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banner Tuesday, 4 April, 2000, 17:36 GMT 18:36 UK
The Grand National 1956-1999
Bobbyjo - winner in 1999 and going for the double
Bobbyjo - winner in 1999 and going for the double
One of the most dramatic races in Grand National history came in 1956.

The Queen Mother's well-fancied Devon Loch was clear after the last and going away from his nearest pursuer with every stride. Running up the Elbow, however, the horse seemed to try to jump a non-existent obstacle and flopped onto his belly.

That left the extremely fortunate ESB to win, while a bemused crowd tried to work out what had happened.

The start of the 1960s saw the National on television for the first time and victory for the favourite, Merryman II, who nearly completed the double the following year - just being foiled by Nicolaus Silver, only the second grey to win the race.

The Tophams and the National were in many ways, however, falling on hard times and in 1965 Mirabel Topham announced that year's National would be the last; she wanted to sell the course for property development.

That same claim, or threat, was made the following year and seemingly every year after that for some time.

In the midst of all this uncertainty, there occurred one of the most famous Nationals of all time. In 1967, the riderless Popham Down veered across the leading horses at the fence after Becher's.

The resulting carnage claimed all but one of the horses. The unfancied and untalented Foinavon suddenly emerged from the melee and made the best of his way home. Behind jockey John Buckingham, his rivals remounted or turned their horses as they tried again to jump the fence.

Foinavon's lead was gradually cut down, but at the post the 100/1 shot still had 15 lengths to spare.

Red Rum's era

With doubt still surrounding the future of the race, the most famous horse in its history stepped to the centre of the Aintree stage in 1973.

Yet, after a bit part in 1967 when he won a flat race, Red Rum's first National victory saw him branded almost the villain rather than the hero. That role went to Crisp, the gallant topweight who charged off in front and spreadeagled his field.

But as his stamina ran out, Red Rum was making steady progress and with just yards to go, he caught his rival, who was by now scarcely able to get above a walk.
Red Rum carries 12st to victory in 1974
Red Rum carries 12st to victory in 1974
By the next year, the course had been sold to businessman Bill Davies. Red Rum was back but was now burdened with top weight of 12 stone, a huge rise on 1973 and surely too much for him. But Aintree seems to bring out the best in some horses and 'Rummy' once again triumphed, giving weight to former Gold Cup winner L'Escargot.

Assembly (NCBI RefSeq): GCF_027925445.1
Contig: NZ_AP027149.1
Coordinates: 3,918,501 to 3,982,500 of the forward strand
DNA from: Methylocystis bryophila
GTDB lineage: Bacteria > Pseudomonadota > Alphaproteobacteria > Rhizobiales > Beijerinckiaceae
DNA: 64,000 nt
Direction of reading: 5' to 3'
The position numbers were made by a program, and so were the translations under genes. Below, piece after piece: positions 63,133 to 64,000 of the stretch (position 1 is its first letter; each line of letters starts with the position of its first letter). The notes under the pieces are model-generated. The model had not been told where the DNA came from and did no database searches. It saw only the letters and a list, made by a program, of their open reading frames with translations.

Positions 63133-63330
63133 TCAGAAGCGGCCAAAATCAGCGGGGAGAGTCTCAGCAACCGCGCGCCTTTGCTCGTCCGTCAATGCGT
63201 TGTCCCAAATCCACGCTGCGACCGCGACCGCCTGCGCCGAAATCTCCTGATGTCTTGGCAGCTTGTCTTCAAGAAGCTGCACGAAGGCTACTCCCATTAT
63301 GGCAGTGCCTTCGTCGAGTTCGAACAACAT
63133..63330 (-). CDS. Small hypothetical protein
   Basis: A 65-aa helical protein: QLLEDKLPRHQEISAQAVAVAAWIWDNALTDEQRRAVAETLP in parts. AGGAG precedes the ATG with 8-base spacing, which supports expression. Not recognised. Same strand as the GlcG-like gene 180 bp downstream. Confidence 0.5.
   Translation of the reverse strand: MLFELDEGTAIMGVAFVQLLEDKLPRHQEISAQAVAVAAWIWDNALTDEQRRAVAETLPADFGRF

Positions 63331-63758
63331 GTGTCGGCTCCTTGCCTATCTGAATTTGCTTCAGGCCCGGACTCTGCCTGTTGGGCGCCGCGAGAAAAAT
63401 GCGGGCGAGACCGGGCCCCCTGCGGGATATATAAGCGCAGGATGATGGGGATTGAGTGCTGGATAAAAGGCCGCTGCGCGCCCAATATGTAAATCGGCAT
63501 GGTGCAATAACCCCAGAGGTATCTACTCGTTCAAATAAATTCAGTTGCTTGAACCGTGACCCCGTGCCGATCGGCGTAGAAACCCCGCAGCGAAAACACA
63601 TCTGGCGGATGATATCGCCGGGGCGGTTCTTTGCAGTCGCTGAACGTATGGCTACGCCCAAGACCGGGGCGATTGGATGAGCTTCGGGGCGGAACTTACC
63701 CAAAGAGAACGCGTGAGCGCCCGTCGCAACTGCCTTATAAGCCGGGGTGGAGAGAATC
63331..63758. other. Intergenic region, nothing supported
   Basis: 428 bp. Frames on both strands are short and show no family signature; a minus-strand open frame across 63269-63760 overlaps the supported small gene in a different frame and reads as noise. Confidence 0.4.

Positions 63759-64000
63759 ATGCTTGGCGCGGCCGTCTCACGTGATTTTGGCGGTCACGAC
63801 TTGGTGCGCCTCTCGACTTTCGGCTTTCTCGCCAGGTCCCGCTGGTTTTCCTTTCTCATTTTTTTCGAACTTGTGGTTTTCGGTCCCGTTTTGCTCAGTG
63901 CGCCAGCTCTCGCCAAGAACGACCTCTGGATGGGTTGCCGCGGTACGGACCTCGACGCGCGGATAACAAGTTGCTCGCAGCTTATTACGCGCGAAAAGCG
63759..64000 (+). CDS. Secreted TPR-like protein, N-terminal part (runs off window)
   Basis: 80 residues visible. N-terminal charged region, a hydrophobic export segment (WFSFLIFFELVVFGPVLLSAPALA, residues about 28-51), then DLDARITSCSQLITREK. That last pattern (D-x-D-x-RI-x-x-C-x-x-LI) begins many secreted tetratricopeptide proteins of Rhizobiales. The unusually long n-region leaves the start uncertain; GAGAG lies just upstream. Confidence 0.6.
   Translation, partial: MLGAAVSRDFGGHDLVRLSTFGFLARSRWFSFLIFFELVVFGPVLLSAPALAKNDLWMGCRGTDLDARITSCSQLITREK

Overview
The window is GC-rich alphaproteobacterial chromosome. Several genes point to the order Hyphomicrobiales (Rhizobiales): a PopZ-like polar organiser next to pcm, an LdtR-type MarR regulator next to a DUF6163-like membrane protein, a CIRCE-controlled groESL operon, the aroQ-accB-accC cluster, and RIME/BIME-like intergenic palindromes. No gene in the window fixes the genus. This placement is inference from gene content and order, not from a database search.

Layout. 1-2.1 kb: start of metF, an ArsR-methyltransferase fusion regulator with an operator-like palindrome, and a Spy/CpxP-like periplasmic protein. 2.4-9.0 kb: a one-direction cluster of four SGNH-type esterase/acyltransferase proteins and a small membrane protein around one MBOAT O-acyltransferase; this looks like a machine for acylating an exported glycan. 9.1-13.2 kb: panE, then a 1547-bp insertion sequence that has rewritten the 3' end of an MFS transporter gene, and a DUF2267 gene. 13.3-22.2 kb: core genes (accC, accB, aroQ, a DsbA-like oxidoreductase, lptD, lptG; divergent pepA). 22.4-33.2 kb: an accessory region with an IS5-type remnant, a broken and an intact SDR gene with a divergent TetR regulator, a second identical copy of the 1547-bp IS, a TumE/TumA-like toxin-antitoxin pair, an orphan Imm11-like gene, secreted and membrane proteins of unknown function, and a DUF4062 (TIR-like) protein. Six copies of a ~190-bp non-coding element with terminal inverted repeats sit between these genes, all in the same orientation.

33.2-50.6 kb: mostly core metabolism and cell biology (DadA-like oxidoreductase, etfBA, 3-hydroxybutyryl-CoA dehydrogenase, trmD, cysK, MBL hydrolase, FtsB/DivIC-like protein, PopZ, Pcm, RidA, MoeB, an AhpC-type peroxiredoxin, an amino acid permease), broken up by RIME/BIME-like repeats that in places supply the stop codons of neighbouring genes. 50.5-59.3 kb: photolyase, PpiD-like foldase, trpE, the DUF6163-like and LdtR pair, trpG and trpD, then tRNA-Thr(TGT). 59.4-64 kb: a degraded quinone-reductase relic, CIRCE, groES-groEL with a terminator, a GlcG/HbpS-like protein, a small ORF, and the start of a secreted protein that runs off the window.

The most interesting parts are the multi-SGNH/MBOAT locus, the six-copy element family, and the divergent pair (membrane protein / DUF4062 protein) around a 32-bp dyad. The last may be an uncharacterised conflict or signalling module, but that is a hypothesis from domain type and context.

In 1975 the latter gained his revenge and Red Rum again filled second spot the following year behind Rag Trade.

In 1977, at the age of 12 and again shouldering a welter burden, Red Rum came back for his historic third victory - a feat unparallelled in racing history and one which still brings a lump to the throat of many of the sport's fans. Appropriately, he is now buried by the winning post.


If the emotional cheers had been for the horse rather than the rider in 1977, that situation was reversed in 1981.

Aldaniti's tale was fairly remarkable in itself with its comeback from leg injury, but it was jockey Bob Champion's recovery from cancer which was the main story.

Diagnosed as having testicular cancer in 1979, Champion had undergone debilitating chemotherapy and lengthy hospitalisation. During his ordeal, one of the thoughts which kept him going was of riding Aldaniti in the National.

That dream was realised when Aldaniti repulsed the late challenge of Spartan Missile and his 54-year-old rider John Thorne to the adulation of the crowd and the media - culminating in the making of the film Champions.

When Crisp was defeated in 1973, his jockey was Richard Pitman. Ten years later, his ex-wife, Jenny Pitman became the first woman to train a National winner when Corbiere just landed the spoils.

Mrs Pitman repeated the feat in 1995 with Royal Athlete, having just been denied four years earlier when her Garrison Savannah met the same fate as Crisp and was caught in the final yards having been clear over the last fence. To add to the bitterness of defeat, Mrs Pitman had to endure the fact that her son Mark was the horse's jockey.

The National that never was

Inbetween the above two successes was the infamous 'non-race' of 1993.

With many of the runners pressing forward to get a good position there was a false start. There was a breakdown in communication between the starter, Keith Brown, and the recall assistant and no clear signal was given.

Some of the jockeys carried on regardless, while others stopped, milling about at the start. Those who raced continued to the end in the belief they were doing the right thing, but the race was declared void. It was another heartbreak for Jenny Pitman, whose Esha Ness was first past the post.
The course is evacuated
The course is evacuated
Less than an hour before the 1997 race, Merseyside police received a coded warning from the IRA that a bomb had been planted at the course. The police evacuated the course and a search found nothing.

Despite doubts and further warnings, the race was run the next day and was won by Lord Gyllene, who led practically all the way.

Rounding out the last century, however, was another family success. Last year's winner Bobbyjo was trained by Tommy Carberry (himself the winning rider in 1975 on L'Escargot) and ridden by his son Paul.

The same combination go for the first National of the new millennium, but only after 30 fences and four and a half gruelling miles will the name of the next Aintree champion be known.

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